Yesterday’s open meeting on net neutrality in Washington, D.C., was in every way a public spectacle. Outside of the offices of the Federal Communications Commission, protesters—some of who had been camping out for days—beat drums, waved signs, and chanted slogans.
The next big episode in America’s ongoing net-neutrality saga occurs this week, and it already has a surprising twist. When the day kicks off, those participants will be joined, at least nominally, by one of the companies in their crosshairs: AT&T.
Metadata! Data...about data. It's confusing, it's boring, and yet—like many things that are confusing and boring—it matters.
President Trump's top telecom regulator is racing forward to kill US net neutrality rules despite strong bipartisan support among Americans for preserving net neutrality under the current federal policy, according to a new public opinion poll released Monday.
On Wednesday, July 12, hundreds of websites, including some of the biggest in the world, are taking action to alert the Internet about Big Cable’s attempt to end net neutrality. But everyone has a part to play in saving net neutrality, not just big websites.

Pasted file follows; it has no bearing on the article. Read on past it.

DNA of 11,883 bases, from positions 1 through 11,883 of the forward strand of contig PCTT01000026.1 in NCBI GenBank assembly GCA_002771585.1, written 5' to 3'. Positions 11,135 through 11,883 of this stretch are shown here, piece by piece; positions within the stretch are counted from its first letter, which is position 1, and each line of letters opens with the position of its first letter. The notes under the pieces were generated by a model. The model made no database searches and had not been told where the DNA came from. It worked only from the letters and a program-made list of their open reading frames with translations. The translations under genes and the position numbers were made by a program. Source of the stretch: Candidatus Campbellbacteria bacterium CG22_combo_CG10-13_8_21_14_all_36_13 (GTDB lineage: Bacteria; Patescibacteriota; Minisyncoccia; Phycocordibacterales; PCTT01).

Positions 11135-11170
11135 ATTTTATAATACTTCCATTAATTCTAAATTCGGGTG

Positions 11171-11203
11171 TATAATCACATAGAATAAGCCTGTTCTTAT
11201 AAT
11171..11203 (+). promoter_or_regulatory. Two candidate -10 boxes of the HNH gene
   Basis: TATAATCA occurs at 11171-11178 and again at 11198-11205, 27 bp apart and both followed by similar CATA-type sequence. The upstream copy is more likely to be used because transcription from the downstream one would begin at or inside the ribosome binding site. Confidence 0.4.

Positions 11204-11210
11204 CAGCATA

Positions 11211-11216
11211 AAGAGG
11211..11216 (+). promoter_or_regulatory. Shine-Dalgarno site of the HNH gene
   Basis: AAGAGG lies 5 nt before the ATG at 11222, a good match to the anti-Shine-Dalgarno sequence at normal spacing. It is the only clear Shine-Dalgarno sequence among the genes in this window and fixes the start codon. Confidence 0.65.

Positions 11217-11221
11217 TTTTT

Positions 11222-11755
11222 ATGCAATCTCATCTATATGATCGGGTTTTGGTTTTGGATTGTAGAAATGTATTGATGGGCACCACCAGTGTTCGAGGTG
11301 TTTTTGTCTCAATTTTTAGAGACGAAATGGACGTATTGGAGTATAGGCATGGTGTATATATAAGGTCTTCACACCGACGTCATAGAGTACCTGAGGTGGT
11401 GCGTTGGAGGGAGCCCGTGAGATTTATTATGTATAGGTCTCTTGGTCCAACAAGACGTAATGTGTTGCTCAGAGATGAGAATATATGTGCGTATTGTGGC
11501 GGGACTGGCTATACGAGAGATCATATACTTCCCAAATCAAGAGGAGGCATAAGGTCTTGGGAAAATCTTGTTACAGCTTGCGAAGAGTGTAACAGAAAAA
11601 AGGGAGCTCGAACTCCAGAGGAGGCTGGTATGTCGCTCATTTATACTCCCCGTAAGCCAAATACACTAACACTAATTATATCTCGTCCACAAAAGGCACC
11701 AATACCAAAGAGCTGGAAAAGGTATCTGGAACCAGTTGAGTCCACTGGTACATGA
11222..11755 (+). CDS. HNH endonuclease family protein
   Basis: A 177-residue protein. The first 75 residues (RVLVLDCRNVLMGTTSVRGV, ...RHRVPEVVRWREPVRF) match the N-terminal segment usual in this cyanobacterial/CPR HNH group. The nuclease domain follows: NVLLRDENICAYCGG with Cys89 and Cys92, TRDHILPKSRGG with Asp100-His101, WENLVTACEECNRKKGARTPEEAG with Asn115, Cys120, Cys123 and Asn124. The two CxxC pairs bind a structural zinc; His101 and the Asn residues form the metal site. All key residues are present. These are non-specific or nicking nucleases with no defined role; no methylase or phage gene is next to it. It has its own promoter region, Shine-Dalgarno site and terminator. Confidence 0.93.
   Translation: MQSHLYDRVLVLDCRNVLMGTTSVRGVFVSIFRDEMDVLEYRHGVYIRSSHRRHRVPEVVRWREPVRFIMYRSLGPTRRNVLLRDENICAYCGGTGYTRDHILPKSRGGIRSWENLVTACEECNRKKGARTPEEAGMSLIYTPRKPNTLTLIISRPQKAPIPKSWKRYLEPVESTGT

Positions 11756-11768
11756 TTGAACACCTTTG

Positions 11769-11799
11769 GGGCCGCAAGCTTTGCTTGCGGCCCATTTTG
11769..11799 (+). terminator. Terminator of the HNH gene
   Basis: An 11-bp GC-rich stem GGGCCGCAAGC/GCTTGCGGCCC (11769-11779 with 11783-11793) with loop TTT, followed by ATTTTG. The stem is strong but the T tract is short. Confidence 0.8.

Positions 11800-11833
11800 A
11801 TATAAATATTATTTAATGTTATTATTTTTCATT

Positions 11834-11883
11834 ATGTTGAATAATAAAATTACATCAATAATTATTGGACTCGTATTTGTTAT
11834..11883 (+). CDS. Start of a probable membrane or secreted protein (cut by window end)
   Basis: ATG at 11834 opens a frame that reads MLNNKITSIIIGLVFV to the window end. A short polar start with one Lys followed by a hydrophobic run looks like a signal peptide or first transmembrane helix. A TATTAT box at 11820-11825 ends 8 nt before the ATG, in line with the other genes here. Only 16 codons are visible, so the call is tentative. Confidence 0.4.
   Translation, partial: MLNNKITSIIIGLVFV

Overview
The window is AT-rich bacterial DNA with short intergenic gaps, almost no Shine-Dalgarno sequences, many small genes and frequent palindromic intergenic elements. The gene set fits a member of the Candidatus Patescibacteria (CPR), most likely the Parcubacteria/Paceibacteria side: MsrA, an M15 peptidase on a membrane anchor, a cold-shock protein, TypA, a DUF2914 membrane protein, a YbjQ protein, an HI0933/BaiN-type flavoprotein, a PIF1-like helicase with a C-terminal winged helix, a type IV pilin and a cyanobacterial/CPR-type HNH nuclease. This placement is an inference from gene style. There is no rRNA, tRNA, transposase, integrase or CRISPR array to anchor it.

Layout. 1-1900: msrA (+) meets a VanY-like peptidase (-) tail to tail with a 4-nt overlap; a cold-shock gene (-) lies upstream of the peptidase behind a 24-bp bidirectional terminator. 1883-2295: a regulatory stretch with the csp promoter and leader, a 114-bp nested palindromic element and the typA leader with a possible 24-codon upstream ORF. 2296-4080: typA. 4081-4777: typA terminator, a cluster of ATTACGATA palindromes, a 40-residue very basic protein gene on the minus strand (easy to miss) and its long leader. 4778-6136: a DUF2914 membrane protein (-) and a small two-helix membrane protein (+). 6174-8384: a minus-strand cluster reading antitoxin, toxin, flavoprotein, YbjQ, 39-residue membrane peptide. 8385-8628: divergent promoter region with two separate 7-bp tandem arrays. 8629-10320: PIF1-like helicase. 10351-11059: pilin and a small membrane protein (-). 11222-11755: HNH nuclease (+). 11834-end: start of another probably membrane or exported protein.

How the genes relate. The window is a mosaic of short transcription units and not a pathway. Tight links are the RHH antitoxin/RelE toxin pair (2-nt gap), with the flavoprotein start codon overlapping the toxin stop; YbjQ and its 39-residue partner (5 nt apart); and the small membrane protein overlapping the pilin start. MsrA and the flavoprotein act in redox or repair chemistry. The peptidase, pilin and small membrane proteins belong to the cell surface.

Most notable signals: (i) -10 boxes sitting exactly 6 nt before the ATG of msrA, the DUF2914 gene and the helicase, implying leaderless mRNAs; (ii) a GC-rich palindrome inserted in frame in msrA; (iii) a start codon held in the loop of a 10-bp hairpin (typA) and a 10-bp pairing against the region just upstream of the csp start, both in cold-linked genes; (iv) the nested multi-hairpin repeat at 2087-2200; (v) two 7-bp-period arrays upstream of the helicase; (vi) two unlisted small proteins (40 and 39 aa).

“July 12 2017 is a Day of Action to Save Net Neutrality in the US, an event responding to plans by the Federal Communications Commission under the leadership of President Donald Trump’s chair Ajit Pai to repeal government rules which established net neutrality,” said Professor Rimmer.
Today is Day of Action for Net Neutrality, with members of the public teaming up with companies like Facebook, Netflix and even Pornhub joining forces in protest of the US government planning to end net neutrality protections.
Why aren’t the images loading? Why is Orange is the New Black buffering? What is going on? On Wednesday, your web browsing experience may feel a whole lot different. Some of your favorite websites may appear to be broken and a lot of people will be talking about net neutrality.